The beauty of selfless service is that it invites reciprocity. This is usually due to the gratitude of the marriage partner who has been so lovingly served. It’s why he or she is often strongly motivated to give back in return. Clearly, the real genius of happy, fulfilling relationships is found in the cultivation of humility.


The third “p” refers to the “passion” you bring to your marriage. We know that when we are truly and fully engaged in something, we are usually very passionate about it. We are very open about its importance to us, both in our words and in our actions. That’s, in part, why James urged us to not be hearers only, but doers of the Word. Only then do we give evidence of our genuine commitment to a godly life.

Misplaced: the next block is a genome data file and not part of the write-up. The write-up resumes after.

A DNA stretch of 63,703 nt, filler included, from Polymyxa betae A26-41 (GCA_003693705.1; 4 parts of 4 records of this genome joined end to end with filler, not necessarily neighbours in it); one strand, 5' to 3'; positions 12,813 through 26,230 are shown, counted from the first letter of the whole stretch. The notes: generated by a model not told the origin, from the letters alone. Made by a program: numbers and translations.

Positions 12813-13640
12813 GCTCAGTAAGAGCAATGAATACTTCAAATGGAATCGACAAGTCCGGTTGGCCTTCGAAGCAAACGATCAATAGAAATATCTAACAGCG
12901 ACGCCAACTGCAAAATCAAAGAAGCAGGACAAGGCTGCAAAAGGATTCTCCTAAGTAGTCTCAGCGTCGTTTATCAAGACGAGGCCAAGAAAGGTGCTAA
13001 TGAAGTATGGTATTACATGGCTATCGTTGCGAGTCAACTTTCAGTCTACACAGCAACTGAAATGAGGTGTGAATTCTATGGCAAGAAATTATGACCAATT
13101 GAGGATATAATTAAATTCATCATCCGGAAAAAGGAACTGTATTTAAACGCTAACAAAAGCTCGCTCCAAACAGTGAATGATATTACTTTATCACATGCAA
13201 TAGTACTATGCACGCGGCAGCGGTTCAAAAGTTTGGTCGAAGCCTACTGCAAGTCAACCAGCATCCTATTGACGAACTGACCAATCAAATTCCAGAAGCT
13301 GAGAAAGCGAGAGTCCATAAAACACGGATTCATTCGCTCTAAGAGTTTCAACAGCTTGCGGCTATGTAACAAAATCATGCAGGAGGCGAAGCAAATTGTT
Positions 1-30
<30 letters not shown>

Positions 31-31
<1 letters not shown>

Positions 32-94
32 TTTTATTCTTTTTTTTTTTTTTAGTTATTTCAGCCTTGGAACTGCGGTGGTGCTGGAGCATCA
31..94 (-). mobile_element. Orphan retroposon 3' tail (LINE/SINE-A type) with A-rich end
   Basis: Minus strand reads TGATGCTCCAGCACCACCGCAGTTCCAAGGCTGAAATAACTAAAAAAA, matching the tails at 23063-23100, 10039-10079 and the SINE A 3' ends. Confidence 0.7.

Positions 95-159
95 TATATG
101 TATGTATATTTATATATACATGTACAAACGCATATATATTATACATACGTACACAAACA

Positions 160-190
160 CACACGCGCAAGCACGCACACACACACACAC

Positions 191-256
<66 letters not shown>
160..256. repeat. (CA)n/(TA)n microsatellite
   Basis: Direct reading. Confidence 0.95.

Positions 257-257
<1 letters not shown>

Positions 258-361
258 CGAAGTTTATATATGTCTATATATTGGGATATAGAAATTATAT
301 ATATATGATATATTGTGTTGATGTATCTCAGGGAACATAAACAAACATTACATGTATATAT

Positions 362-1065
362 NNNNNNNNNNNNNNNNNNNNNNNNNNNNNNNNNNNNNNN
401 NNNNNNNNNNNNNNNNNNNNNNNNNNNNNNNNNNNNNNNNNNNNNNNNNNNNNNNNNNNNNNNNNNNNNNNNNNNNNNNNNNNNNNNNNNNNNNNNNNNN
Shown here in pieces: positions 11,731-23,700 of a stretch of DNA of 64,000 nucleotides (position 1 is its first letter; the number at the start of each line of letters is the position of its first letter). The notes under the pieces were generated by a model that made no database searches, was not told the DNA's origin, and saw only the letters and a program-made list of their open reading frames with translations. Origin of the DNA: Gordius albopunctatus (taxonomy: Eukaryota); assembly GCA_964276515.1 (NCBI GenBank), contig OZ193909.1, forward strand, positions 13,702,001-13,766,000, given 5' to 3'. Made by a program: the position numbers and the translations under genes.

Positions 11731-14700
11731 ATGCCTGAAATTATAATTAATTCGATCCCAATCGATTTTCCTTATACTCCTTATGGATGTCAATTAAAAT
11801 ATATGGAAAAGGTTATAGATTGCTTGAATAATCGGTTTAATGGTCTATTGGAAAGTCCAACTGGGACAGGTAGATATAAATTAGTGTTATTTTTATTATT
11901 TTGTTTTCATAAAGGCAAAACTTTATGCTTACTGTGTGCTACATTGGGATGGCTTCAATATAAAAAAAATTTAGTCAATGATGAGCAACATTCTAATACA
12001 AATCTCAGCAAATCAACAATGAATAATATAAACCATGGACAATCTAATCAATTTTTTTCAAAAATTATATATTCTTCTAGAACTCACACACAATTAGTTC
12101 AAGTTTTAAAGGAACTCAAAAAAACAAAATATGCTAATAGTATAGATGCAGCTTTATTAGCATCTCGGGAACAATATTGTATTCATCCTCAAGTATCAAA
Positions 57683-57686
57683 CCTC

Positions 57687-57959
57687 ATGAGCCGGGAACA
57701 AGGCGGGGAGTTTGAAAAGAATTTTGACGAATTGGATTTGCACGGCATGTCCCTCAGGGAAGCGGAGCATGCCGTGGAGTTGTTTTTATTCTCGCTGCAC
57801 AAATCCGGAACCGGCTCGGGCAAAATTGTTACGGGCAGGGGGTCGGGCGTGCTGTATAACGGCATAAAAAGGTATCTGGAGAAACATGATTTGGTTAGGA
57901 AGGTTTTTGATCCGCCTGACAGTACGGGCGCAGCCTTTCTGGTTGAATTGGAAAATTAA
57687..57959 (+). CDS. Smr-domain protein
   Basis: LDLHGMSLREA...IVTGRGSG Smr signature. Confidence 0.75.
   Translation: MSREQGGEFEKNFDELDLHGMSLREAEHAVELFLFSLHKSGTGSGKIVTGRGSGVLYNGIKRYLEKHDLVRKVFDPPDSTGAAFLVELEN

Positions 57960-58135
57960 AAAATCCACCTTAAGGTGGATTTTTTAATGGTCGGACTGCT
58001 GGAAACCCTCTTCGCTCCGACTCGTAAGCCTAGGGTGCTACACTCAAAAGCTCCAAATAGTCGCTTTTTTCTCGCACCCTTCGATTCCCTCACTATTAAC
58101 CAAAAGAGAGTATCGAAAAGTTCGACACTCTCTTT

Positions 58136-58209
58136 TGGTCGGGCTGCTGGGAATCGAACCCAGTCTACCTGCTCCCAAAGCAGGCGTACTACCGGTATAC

The same principle holds true for marriage. It’s not about merely talking a good game, but rather demonstrating in our behavior that our love for our spouses is real and dominant in our thinking. Yes, that means words of affection, but it also involves emotionally and physically passionate displays of devotion. Every spouse needs to know, without a shadow of doubt, that they are loved deeply and valued highly. To the extent that you give evidence of your abiding passion, you provide assurance that the fire is still there.

There also 2 “q’s” that enhance the quality of your marriage.